So, I saw The Crazies this weekend.
The film was a remake of a 1973 film written and directed by George Romero, who I continue to like more and more, despite his dive in making quality films as of recently.
You can see the difference in movie posters. They just don't make them like they used to. I think I want to start collecting George Romero movie posters.
The Crazies takes place in a little town of about 1200 people called Ogden Marsh, Iowa. Being from a town of about 3000 people called Ogden, Iowa, I was naturally drawn to this film. The interesting thing is that, apparently, the small-town-Iowa thing drew a whole crowd for this film that I would have never expected. I see horror movies. I love them and I would like to some day write horror movie screenplays. That being said, I have been in the theater for movies like this since I was old enough to buy tickets for them (or clever enough to figure out how to sneak in).
I have never seen a theater this full for a movie like this in all my experiences of seeing zombie-infection films of this type. I'm pretty sure a showing of Cop Out was playing at the same time that The Crazies was and it felt like the general audience of this movie would have been much more at home laughing at the laugh-out-loud, police brutality humor of that film, rather than loving the ridiculous details of a quarantined infection in a small Iowa town gone wrong. I mention this with no elitist tone. I simply use it to question whether or not the name-dropping of Cedar Rapids and the Iowa Hawkeyes in a film is enough to make the casual viewer want to see it.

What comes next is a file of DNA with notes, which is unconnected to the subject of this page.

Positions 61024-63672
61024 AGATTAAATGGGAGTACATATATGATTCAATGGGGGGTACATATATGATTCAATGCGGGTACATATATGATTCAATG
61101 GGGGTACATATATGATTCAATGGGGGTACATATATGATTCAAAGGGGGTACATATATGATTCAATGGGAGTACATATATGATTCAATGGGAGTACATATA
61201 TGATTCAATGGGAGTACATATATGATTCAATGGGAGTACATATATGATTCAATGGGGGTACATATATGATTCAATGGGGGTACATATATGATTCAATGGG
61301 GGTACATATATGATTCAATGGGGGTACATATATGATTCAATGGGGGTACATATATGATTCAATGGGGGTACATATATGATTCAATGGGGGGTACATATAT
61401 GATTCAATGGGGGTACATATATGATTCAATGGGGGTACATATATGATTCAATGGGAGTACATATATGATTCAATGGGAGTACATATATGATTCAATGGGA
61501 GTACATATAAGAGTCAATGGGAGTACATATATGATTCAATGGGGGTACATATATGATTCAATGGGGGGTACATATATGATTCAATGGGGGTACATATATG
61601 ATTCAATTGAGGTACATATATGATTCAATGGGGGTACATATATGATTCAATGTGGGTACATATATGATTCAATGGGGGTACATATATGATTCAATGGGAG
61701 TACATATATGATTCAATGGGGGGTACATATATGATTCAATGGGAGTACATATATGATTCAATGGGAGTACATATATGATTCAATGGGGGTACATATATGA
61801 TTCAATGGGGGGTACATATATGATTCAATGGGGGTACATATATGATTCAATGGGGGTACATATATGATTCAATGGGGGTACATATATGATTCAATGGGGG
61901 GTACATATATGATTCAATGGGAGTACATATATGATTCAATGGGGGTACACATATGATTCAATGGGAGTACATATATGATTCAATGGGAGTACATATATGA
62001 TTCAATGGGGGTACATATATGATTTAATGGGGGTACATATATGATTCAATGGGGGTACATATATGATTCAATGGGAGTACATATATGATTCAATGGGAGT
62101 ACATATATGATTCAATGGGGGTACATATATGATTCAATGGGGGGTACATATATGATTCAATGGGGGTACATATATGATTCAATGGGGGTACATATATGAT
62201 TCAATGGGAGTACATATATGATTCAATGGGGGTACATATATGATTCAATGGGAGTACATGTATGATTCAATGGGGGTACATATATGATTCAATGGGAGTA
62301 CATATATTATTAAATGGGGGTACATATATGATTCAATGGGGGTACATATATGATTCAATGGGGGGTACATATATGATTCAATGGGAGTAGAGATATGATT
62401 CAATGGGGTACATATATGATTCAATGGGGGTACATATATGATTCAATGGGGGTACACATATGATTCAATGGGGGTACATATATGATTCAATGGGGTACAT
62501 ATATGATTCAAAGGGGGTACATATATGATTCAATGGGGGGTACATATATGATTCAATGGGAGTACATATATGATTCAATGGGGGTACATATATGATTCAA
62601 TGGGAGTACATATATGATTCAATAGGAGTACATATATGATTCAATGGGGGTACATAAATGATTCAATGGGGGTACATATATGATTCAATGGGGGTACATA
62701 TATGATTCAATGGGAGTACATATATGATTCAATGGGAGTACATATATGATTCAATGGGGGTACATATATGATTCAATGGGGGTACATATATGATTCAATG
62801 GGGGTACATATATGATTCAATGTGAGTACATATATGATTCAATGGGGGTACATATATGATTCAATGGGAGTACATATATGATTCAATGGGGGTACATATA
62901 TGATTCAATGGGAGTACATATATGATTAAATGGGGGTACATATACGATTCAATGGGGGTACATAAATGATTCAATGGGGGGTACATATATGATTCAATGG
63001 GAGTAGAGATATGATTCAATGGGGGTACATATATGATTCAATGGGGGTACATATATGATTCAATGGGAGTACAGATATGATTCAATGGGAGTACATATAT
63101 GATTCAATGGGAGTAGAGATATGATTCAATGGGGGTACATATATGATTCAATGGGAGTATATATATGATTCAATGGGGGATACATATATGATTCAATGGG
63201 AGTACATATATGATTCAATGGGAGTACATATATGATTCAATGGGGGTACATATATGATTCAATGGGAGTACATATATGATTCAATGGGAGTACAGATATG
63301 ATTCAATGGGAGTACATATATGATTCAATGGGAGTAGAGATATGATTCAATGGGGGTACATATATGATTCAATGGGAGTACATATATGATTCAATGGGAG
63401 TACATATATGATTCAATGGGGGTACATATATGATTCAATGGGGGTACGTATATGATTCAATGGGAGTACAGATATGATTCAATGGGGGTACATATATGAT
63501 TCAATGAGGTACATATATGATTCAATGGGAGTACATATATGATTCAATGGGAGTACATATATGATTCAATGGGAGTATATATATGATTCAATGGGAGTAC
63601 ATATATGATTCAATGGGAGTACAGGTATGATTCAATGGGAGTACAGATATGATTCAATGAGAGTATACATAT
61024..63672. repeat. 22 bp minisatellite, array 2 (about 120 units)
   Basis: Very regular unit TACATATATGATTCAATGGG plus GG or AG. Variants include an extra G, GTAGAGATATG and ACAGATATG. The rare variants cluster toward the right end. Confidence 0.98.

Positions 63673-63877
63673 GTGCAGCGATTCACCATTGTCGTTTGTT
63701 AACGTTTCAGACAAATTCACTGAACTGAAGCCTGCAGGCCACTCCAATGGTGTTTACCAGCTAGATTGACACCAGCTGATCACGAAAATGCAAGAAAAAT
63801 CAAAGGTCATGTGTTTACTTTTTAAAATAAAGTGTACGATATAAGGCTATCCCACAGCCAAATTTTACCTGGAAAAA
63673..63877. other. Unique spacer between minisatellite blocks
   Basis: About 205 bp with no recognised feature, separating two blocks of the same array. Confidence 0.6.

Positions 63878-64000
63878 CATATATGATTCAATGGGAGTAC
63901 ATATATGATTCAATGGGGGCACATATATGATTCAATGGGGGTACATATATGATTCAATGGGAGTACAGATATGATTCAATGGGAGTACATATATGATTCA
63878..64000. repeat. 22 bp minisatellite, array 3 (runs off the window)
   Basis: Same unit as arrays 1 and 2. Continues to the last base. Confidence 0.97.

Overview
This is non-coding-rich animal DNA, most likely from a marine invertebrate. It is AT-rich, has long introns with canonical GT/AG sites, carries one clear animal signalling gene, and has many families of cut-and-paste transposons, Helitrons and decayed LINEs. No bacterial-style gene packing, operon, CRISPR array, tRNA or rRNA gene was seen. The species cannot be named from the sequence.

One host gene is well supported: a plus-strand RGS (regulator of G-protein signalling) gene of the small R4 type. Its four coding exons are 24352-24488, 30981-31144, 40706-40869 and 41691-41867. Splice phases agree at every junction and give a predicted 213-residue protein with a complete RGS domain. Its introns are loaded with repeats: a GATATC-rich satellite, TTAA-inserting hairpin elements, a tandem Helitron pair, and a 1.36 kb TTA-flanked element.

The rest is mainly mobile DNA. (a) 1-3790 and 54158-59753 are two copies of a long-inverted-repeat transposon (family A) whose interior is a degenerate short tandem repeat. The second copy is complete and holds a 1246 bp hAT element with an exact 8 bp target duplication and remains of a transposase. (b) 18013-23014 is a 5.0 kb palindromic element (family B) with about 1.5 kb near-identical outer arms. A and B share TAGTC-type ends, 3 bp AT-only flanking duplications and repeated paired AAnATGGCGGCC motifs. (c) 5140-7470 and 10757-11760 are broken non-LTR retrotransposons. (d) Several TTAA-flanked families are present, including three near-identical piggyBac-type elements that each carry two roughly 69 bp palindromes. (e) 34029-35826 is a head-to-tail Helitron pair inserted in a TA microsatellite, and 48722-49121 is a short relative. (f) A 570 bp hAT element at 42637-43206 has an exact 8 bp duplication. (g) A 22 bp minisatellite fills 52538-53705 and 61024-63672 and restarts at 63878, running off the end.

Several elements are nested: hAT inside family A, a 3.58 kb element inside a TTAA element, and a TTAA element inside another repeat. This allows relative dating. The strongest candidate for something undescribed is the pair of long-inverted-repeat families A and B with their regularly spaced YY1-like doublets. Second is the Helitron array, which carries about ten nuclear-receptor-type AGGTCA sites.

Overall, I liked the film. I'm not sure if this is because my horror movie standards have been lowered after years of bad horror or if because this was one of the rare cases when a horror remake is done pretty well (Rob Zombie, please stop making movies).
As the story goes, a plane carrying some toxic substance crashes into a small body of water that the town of Ogden Marsh gets its water from. Slowly, members of the town start to go crazy as they use the water, and the American government steps in to quarantine the area to prevent the spread of this "crazy" infection. Surprisingly, the Iowa setting allowed for some pretty nice landscape shots, which made Iowa look as beautiful as it does during its best summer nights, throughout the whole film. Ironically, the majority of the film was shot in Georgia, because, apparently, the filmmakers wanted the state to look prettier than they actually thought it was.
I liked it enough to want to see the original (sometimes known as Code Name: Trixie), but because every good movie rental place in Ames is tanking, I decided I finally need to open my own Netflix account to get access to the kinds of films that the shelves of Family Video do not offer.